By Ann Marie Foley - 22 September, 2015
Almost 1,500 children from 707 families are homeless – a rise of more than 70% since the start of the year.
According to new figures from the Department of the Environment (DOE) more than half of these families are living in hotel accommodation in Dublin.
The DOE figures came to light ahead of the Sub-Cabinet Committee on Social Policy which met yesterday (Monday 21 September).
Yesterday, homeless people and Anti Austerity Alliance (AAA) members occupied Nama-funded houses under construction in Castleknock, Dublin, claiming that 156 houses were being built to be sold at a profit but should be used for Social Housing for some of the 117 local families in emergency accommodation.
Nama responded claiming it had delivered 1,518 social houses across 150 projects. 628 were in Dublin, 226 in Cork and 154 in Galway.
Last week Focus Ireland launched its 2014 Annual Report in Dublin, and called on the Government to provide a minimum average of 7,000 new social housing units a year over the 5 year term of the next government.
Focus Ireland Life President, Sr Stanislaus Kennedy, who founded the charity 30 years ago this month said, “We must not shy away from highlighting that homelessness has now deepened from a crisis situation to a national emergency.”
“The Government must now accept that some of its policy decisions are directly forcing people into homelessness. In 2012, we warned in our Pre-Budget Submission that many families were at a tipping point between home and homelessness as rent supplement payments were not matching rising rents.”
She recalled that last year Focus Ireland helped 360 households to secure a home – or prevented them from losing one and that is really positive.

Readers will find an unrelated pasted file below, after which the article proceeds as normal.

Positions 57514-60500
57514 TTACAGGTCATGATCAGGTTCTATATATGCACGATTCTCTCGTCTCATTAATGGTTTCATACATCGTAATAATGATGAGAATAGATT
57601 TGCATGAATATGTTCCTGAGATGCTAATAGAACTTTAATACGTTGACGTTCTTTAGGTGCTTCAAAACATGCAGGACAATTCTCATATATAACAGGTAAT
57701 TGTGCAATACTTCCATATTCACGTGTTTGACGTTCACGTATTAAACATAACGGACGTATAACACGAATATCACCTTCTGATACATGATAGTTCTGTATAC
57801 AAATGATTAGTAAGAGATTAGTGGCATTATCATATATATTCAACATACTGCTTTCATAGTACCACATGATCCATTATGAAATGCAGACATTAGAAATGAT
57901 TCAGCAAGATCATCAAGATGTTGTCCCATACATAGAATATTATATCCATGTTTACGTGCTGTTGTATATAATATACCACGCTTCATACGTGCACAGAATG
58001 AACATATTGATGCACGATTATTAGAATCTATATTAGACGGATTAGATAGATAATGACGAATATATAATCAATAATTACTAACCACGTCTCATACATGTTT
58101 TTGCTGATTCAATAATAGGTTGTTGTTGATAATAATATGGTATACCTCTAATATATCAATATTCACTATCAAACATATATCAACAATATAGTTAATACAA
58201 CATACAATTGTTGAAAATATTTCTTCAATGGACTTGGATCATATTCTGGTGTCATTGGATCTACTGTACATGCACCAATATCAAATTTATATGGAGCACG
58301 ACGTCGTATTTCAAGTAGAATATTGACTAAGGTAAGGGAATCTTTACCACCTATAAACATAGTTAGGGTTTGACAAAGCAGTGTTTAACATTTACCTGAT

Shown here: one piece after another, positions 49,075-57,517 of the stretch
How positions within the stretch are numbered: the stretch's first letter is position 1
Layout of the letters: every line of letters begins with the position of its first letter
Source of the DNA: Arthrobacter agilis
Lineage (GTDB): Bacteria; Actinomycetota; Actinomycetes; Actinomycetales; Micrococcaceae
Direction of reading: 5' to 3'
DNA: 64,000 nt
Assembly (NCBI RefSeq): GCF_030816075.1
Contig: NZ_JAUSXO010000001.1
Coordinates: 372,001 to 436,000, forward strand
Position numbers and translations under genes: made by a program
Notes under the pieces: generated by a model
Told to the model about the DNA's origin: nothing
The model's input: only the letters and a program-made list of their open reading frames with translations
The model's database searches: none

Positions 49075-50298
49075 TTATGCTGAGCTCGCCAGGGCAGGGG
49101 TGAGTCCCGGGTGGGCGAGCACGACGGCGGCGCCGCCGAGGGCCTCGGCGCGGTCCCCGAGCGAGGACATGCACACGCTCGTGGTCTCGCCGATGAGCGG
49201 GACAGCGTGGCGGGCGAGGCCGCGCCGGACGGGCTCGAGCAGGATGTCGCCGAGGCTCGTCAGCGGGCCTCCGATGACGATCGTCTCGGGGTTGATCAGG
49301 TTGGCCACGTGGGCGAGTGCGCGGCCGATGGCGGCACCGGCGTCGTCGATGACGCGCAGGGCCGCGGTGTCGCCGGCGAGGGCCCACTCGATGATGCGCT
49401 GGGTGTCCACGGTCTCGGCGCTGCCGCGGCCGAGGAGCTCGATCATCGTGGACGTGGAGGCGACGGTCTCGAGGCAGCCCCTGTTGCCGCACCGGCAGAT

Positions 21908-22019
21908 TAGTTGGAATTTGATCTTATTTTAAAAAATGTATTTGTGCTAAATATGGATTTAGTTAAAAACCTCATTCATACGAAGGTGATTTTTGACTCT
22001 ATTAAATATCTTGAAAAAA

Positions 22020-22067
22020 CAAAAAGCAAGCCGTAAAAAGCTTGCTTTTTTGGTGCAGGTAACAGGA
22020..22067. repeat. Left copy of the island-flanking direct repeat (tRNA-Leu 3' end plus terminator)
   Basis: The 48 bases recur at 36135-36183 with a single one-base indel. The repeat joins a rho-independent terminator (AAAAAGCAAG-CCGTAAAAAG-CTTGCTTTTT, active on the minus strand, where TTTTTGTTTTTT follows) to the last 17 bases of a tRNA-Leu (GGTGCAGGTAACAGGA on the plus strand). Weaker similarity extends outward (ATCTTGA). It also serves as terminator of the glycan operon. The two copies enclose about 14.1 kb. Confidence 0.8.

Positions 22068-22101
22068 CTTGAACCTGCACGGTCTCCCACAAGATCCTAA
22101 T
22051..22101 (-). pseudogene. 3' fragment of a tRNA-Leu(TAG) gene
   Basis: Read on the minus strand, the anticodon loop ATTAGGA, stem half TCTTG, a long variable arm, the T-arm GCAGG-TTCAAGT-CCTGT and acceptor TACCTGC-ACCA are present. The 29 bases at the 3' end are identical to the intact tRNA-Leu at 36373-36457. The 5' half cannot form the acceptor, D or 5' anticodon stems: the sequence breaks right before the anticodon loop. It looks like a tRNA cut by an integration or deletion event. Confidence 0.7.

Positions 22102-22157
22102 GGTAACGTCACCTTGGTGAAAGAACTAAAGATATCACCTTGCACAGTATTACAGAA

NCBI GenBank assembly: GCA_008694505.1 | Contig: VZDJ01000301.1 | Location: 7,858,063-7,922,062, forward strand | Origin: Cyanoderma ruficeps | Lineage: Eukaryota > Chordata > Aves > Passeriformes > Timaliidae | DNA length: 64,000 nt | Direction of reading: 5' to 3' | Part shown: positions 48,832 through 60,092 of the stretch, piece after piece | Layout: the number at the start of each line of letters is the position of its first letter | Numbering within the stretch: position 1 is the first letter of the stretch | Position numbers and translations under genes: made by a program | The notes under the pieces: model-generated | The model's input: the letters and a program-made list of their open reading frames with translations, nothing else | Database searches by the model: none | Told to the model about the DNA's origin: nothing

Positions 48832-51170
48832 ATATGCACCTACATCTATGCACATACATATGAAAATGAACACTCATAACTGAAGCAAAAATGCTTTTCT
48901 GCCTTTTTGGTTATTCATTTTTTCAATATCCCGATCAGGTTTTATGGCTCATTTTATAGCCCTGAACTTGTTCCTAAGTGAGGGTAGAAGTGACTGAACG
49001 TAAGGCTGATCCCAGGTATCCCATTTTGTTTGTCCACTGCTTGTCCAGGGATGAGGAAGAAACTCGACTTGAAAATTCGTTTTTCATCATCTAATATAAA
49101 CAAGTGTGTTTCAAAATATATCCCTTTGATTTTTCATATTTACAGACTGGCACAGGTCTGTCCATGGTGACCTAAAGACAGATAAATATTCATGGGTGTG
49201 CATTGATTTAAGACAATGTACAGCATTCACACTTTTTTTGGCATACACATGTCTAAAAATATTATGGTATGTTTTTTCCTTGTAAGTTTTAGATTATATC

However, in September 2012 a total of 8 families a month were becoming homeless in Dublin that compares with 70 a month now in Dublin alone and the problem is also getting worse around the country.
“The fact is that the Government could, with the stroke of a pen, take action to prevent many families becoming homeless this very month by increasing the rent supplement.”
“What is often forgotten is that these families do not just appear out of thin air into homelessness. They are all in homes now as I speak but yet without action at least 70 more families will lose their homes this month and be homeless,” she added.
Focus Ireland is also calling on the Government to urgently deliver on its promise of rent certainty and to also bring in tax changes for residential landlords to help increase the number of rental properties on the market.
The charity is seeking more long-term actions such as providing a minimum average of 7,000 new social housing units a year over the 5 year term of the next government; and to see ‘bricks and mortar’ delivered in the implementation of the Social Housing Strategy 2020 with an ‘upfront exchequer commitment’ of €1.5 billion.
It also cautioned that modular housing must be implemented carefully, with regard to the location of potential sites, but also quickly with no delay by planning regulations.